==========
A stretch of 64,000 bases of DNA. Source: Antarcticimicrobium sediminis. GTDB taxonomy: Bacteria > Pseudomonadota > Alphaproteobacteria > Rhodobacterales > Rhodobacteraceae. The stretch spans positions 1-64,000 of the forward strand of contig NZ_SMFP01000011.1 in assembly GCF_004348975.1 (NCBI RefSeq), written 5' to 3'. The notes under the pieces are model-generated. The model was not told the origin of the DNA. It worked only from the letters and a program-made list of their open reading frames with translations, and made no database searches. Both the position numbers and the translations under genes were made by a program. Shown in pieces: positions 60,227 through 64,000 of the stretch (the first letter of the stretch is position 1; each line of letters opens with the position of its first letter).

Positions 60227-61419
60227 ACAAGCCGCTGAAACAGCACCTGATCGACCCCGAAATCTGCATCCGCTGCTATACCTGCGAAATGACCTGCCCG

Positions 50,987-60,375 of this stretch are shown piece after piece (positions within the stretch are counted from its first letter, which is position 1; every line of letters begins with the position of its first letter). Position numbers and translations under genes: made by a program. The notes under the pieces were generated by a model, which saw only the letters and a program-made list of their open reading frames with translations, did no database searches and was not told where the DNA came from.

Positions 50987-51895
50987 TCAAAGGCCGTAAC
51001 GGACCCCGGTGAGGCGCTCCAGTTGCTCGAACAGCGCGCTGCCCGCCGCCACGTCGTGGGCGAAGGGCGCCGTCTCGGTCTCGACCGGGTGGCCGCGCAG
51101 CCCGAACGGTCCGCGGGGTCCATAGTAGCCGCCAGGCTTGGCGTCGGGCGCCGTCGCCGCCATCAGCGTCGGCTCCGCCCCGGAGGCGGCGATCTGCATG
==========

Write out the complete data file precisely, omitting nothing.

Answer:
A stretch of 64,000 bases of DNA. Source: Antarcticimicrobium sediminis. GTDB taxonomy: Bacteria > Pseudomonadota > Alphaproteobacteria > Rhodobacterales > Rhodobacteraceae. The stretch spans positions 1-64,000 of the forward strand of contig NZ_SMFP01000011.1 in assembly GCF_004348975.1 (NCBI RefSeq), written 5' to 3'. The notes under the pieces are model-generated. The model was not told the origin of the DNA. It worked only from the letters and a program-made list of their open reading frames with translations, and made no database searches. Both the position numbers and the translations under genes were made by a program. Shown in pieces: positions 60,227 through 64,000 of the stretch (the first letter of the stretch is position 1; each line of letters opens with the position of its first letter).

Positions 60227-61419
60227 ACAAGCCGCTGAAACAGCACCTGATCGACCCCGAAATCTGCATCCGCTGCTATACCTGCGAAATGACCTGCCCG

Positions 50,987-60,375 of this stretch are shown piece after piece (positions within the stretch are counted from its first letter, which is position 1; every line of letters begins with the position of its first letter). Position numbers and translations under genes: made by a program. The notes under the pieces were generated by a model, which saw only the letters and a program-made list of their open reading frames with translations, did no database searches and was not told where the DNA came from.

Positions 50987-51895
50987 TCAAAGGCCGTAAC
51001 GGACCCCGGTGAGGCGCTCCAGTTGCTCGAACAGCGCGCTGCCCGCCGCCACGTCGTGGGCGAAGGGCGCCGTCTCGGTCTCGACCGGGTGGCCGCGCAG
51101 CCCGAACGGTCCGCGGGGTCCATAGTAGCCGCCAGGCTTGGCGTCGGGCGCCGTCGCCGCCATCAGCGTCGGCTCCGCCCCGGAGGCGGCGATCTGCATG